Vascular guidance: Microstructural scaffold patterning for inductive neovascularization

Jan Thorsten Schantz, Daniel Muller, Harvey Chim, Augustinus Bader, Matthew Whiteman

Research output: Contribution to journalArticlepeer-review

25 Scopus citations


Current tissue engineering techniques are limited by inadequate vascularisation and perfusion of cell-scaffold constructs. Microstructural patterning through biomimetic vascular channels within a polymer scaffold might induce neovascularization, allowing fabrication of large engineered constructs. The network of vascular channels within a frontal-parietal defect in a patient, originating from the anterior branch of the middle meningeal artery, was modeled using computer-aided design (CAD) techniques and subsequently incorporated into polycaprolactone (PCL) scaffolds fabricated using fused deposition modeling (FDM). Bone marrow-derived mesenchymal stem cells (MSCs) were seeded onto the scaffolds and implanted into a rat model, with an arteriovenous bundle inserted at the proximal extent of the vascular network. After 3 weeks, scaffolds were elevated as a prefabricated composite tissue-polymer flap and transferred using microsurgical technique. Histological examination of explanted scaffolds revealed vascular ingrowth along patterned channels, with abundant capillary and connective tissue formation throughout experimental scaffolds, while control scaffolds showed only granulation tissue. All prefabricated constructs transferred as free flaps survived and were viable. We term this concept vascular guidance, whereby neovascularization is guided through customized channels in a scaffold. Our technique might potentially allow fabrication of much larger tissue-engineered constructs than current technologies allow, as well as allowing tailored construct fabrication with a patient-specific vessel network based on CT scan data and CAD technology.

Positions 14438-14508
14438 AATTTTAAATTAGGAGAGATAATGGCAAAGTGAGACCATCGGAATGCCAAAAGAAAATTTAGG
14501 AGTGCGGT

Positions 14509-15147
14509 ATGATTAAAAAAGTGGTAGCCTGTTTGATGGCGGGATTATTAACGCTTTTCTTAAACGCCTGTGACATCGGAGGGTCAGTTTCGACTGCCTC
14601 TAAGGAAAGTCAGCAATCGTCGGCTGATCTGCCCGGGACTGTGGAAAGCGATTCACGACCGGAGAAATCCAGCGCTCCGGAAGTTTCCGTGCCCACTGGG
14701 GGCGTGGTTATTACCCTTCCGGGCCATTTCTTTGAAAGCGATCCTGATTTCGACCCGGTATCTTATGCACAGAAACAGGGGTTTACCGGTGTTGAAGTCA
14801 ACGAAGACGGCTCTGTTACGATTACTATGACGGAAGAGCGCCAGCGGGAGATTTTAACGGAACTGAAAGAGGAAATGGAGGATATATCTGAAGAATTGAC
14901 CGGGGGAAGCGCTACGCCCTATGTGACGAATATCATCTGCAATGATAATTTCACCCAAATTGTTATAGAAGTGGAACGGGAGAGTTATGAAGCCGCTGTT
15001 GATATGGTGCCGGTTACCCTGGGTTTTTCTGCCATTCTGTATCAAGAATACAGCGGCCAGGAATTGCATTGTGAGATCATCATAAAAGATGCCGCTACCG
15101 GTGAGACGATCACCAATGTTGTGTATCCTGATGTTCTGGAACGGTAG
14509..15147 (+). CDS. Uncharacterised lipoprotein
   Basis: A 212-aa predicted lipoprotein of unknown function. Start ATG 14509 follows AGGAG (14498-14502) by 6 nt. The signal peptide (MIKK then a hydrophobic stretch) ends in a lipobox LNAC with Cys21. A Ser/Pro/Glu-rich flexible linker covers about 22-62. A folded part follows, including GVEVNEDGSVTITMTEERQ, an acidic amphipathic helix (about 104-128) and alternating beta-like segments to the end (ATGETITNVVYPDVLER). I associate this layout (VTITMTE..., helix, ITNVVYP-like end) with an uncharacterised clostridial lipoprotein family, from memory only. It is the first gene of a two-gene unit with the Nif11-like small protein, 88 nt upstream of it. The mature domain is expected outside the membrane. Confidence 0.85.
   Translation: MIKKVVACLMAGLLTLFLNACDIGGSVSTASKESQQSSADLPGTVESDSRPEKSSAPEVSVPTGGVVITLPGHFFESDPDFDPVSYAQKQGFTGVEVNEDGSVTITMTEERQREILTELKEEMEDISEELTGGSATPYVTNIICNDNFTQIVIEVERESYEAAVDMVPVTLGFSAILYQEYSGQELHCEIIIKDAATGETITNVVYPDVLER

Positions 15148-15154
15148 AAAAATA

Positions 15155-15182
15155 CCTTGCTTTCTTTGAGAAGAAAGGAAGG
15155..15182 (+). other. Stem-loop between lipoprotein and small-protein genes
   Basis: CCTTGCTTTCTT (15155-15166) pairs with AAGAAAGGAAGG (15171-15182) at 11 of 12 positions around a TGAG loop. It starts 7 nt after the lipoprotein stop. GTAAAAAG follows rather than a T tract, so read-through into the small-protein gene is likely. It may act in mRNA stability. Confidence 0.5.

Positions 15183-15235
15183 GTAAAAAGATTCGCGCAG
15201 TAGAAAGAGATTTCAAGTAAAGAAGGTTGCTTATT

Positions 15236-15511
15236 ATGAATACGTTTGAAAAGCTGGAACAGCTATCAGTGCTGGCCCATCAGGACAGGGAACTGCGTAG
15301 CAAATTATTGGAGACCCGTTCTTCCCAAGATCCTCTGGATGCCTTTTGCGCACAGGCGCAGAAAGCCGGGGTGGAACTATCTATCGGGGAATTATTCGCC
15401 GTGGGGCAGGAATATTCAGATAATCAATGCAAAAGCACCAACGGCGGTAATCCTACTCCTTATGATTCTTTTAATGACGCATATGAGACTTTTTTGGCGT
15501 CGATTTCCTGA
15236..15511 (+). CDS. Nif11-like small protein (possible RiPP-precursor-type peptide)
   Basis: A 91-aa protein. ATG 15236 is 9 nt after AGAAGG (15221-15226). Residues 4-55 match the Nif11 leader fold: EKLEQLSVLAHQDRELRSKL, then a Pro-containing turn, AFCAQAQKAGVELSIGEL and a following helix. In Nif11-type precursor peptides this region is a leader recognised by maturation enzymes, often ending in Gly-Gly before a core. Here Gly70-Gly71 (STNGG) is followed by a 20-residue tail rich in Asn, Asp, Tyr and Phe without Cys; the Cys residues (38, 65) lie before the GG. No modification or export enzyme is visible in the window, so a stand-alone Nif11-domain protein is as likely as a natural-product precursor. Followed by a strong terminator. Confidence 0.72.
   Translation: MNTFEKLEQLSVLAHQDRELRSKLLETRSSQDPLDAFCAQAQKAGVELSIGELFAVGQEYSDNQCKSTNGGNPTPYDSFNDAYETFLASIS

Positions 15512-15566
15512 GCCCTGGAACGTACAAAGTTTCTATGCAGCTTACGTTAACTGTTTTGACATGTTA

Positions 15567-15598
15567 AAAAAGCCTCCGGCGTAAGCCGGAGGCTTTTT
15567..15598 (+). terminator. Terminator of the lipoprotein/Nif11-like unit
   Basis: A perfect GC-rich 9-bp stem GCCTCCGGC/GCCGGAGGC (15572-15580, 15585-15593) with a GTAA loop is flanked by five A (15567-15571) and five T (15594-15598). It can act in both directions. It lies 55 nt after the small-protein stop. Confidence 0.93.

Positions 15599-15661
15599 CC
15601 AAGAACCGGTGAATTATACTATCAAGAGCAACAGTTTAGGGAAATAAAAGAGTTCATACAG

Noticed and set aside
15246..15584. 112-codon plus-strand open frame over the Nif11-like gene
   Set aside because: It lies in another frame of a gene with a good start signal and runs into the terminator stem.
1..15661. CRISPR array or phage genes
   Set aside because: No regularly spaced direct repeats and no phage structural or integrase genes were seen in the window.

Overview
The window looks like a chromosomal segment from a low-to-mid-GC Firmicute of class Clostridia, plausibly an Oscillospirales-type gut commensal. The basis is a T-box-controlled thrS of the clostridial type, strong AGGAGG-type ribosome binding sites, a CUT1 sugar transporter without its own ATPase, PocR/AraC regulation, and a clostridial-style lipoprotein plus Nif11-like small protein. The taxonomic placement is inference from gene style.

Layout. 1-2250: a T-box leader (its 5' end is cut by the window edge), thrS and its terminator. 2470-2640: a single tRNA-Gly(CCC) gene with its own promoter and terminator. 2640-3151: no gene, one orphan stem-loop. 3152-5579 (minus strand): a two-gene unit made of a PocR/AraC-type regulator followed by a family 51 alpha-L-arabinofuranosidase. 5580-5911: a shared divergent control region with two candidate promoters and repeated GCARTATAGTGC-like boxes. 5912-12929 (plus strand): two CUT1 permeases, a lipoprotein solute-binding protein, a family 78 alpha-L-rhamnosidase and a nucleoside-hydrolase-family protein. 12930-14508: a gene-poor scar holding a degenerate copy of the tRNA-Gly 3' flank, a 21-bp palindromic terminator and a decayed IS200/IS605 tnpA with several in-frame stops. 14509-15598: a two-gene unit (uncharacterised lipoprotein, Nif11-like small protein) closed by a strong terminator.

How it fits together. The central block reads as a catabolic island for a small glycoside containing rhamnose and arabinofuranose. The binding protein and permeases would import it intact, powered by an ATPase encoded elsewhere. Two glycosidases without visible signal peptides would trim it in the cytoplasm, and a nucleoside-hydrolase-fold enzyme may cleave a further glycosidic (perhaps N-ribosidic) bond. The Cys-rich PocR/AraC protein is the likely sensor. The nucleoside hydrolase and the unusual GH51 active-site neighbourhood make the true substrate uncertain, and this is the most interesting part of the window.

Original languageEnglish (US)
Article number547247
JournalStem Cells International
StatePublished - 2011
Externally publishedYes

ASJC Scopus subject areas

  • Molecular Biology
  • Cell Biology


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